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New Book by Professor Sherry Colb Explores Critical Legal Issues Behind Lurid Headlines About Pregnancy, Sex, and Gender

April 05, 2007 – 
Fertility clinic mix-up. Infanticide. Date rape. Frozen embryo adoption. Male circumcision as gender violence. For Sherry Colb, Professor of Law and Judge Frederick Lacey Scholar at Rutgers School of Law–Newark, such talk-show topics provide an important opportunity to reflect on some of the thornier issues that arise when intimate aspects of our lives intersect with the law. In When Sex Counts: Making Babies and Making Law, her new book from Rowman & Littlefield Publishers, Inc., Professor Colb eagerly dissects some of the most complicated – and some of the strangest – headline-grabbing cases and identifies reproduction and a woman’s capacity for pregnancy as central to many of them.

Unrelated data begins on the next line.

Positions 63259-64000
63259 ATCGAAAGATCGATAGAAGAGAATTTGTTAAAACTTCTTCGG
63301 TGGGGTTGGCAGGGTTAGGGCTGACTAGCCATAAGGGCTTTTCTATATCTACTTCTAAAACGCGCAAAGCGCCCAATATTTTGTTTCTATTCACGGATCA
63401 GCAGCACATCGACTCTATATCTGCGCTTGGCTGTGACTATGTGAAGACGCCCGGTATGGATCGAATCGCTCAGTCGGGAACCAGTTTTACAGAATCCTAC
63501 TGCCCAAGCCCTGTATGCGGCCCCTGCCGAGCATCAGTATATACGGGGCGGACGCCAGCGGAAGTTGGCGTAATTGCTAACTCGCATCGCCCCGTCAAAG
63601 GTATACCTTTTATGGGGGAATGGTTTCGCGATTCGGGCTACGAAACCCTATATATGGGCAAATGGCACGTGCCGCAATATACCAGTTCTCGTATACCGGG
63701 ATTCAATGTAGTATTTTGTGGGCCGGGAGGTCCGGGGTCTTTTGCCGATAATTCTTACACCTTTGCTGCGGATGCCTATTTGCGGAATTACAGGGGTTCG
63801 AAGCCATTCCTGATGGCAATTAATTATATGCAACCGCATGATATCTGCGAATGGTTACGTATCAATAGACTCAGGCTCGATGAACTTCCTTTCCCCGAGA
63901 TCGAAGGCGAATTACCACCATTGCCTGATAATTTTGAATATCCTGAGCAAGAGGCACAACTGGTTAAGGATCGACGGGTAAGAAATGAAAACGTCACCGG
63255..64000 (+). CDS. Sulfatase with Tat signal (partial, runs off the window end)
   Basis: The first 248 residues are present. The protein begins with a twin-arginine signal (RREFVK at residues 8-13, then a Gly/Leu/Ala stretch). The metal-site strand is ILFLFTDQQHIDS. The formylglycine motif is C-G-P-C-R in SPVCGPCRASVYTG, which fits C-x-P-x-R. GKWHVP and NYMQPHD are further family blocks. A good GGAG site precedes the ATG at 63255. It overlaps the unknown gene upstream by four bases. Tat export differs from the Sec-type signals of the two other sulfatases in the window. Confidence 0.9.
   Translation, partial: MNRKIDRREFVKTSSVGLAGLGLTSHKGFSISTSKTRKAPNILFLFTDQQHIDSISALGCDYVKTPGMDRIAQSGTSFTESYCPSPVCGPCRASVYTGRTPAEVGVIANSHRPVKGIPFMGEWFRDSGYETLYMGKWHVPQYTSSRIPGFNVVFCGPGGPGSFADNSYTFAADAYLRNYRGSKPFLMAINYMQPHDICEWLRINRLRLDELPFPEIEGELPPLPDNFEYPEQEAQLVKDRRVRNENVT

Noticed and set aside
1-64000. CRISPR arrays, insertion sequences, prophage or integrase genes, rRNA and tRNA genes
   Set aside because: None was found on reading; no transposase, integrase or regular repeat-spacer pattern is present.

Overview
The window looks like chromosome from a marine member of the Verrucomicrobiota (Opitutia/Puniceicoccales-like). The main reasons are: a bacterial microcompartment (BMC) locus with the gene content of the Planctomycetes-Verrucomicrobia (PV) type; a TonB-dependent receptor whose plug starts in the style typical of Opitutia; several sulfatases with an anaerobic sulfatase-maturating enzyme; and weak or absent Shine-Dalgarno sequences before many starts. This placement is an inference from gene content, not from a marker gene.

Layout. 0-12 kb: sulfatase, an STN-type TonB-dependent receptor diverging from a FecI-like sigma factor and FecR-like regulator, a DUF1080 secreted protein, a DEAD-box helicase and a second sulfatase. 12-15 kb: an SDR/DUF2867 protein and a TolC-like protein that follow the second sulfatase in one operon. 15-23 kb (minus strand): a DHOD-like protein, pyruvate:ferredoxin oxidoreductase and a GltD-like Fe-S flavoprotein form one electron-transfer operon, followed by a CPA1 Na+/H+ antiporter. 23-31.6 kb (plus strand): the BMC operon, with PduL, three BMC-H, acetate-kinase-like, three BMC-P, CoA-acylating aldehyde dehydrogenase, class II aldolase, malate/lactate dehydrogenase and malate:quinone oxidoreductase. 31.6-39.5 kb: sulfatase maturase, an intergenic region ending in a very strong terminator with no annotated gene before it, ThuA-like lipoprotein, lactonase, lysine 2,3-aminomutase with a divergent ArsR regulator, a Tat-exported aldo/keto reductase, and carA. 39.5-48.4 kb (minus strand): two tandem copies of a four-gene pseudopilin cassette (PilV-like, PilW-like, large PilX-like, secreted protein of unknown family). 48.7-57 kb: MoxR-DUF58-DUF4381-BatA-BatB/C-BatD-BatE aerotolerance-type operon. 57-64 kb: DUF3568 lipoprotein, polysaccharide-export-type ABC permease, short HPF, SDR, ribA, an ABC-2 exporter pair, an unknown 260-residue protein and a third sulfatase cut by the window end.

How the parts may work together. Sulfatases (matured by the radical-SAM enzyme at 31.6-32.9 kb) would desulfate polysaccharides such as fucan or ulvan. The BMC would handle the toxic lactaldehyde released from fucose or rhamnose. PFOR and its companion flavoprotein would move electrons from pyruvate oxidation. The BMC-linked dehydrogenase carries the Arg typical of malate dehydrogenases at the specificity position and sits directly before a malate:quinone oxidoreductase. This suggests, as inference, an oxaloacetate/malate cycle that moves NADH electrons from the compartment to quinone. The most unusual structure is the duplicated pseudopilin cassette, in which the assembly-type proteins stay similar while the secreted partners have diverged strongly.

The result of her provocative analysis, says Harvard Law professor Randall L. Kennedy, is a book of “both journalistic verve and scholarly rigor . . . that makes advanced thinking about complex controversies nicely accessible to the general reader.” From considering whether date rape is a less serious harm than stranger rape to asking if a court can order a deadbeat dad to stop having children, Professor Colb’s 36 essays demonstrate bold and nuanced thinking about legal and public policy matters in which gender may be an essential consideration. 

A regular columnist for FindLaw’s Writ, an online source of legal commentary, Professor Colb has been a member of the Rutgers–Newark faculty since 1995. Her primary scholarly interest is in criminal constitutional law. She teaches Criminal Law, Criminal Procedure, Evidence, and Mental Health Law.

Professor Colb earned her A.B. in psychology from Columbia College summa cum laude and her J.D. magna cum laude from Harvard Law School. She worked as a law clerk, first to Judge Wilfred Feinberg of the U.S. Court of Appeals for the Second Circuit and then to Associate Justice Harry A. Blackmun of the U.S. Supreme Court.